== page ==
Proper Storing of Single Malt Scotch

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Known worldwide for its subtle, complex and diverse flavors, single malt Scotch is the favorite drink of the serious whisky connoisseur. Other than on a very special occasion, however, most Scotch lovers aren't going to get through a bottle in a single sitting. Correctly storing a bottle of single malt will preserve it for future enjoyment.

Light

  • Whisky bottles should be stored in a dark place, out of direct sunlight or other sources of ultraviolet light. Sunlight can bleach the bottle's label, which can harm the value of bottles intended for resale. It can also change the color of the whisky itself. Whisky distiller Macallan suggests that whiskies that are artificially colored with caramel, rather than colored solely by the cask, tend to lighten particularly quickly in sunlight.

Temperature

  • Whisky should be stored at room temperature. Unlike wine, whisky does not age in the bottle, meaning that it can survive a relatively wide range of temperatures. A relatively cool environment is recommended to minimize evaporation. At very cold temperatures, some cloudiness may appear, but the whisky will normally become clear when it warms up to room temperature once more.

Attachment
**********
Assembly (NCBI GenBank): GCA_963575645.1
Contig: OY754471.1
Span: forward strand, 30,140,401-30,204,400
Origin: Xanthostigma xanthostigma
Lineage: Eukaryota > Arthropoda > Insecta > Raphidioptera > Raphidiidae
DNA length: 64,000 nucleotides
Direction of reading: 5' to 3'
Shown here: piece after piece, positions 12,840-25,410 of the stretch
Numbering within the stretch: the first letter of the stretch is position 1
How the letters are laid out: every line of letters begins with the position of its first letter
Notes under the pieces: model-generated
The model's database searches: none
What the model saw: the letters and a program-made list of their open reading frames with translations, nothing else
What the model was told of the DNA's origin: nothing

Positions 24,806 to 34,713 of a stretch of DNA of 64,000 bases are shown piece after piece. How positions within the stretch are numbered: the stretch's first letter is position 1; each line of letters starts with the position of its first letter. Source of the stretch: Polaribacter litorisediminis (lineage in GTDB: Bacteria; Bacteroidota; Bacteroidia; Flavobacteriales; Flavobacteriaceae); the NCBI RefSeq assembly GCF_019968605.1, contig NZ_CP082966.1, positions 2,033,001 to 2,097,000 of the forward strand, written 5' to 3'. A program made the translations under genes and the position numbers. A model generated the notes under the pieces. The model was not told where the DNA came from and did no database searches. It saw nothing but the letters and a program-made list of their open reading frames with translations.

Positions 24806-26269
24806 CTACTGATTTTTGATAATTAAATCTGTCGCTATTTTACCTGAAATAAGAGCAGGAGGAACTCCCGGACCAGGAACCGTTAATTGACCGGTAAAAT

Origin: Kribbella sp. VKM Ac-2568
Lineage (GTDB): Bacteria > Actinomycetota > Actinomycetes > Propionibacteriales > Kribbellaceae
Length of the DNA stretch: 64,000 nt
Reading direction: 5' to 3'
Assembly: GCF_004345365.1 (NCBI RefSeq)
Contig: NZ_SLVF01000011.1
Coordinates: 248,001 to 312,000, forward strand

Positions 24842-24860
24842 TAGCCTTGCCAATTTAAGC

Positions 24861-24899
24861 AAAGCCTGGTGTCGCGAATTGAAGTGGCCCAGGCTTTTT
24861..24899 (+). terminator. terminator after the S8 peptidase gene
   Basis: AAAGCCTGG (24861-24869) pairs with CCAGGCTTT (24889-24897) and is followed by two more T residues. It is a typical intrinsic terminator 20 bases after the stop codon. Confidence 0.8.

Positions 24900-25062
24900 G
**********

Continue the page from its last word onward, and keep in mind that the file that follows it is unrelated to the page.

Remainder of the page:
Position

  • Whisky bottles can safely be stored with the cork upward. When storing wine, the traditional method is to store bottles in a horizontal position. This keeps the cork wet, preventing it from drying out. With whisky, prolonged contact with the higher alcohol content in the whisky may actually be bad for the cork. To extend the life of the cork, distiller Glenlivet recommends upending a stored bottle every few weeks to moisten the cork slightly.

Other Factors

  • In most cases, simply keeping bottles upright in a cool, dark place will preserve them. However, there may occasionally be problems with the cork that result in evaporation. Periodically checking the amount of whisky in a bottle will reveal if the level is decreasing; if it is, there may be a problem with the seal, meaning that the bottle should be drunk or decanted. Similarly, Glenlivet recommends decanting a bottle into a smaller container once it is about half empty to reduce oxidation.

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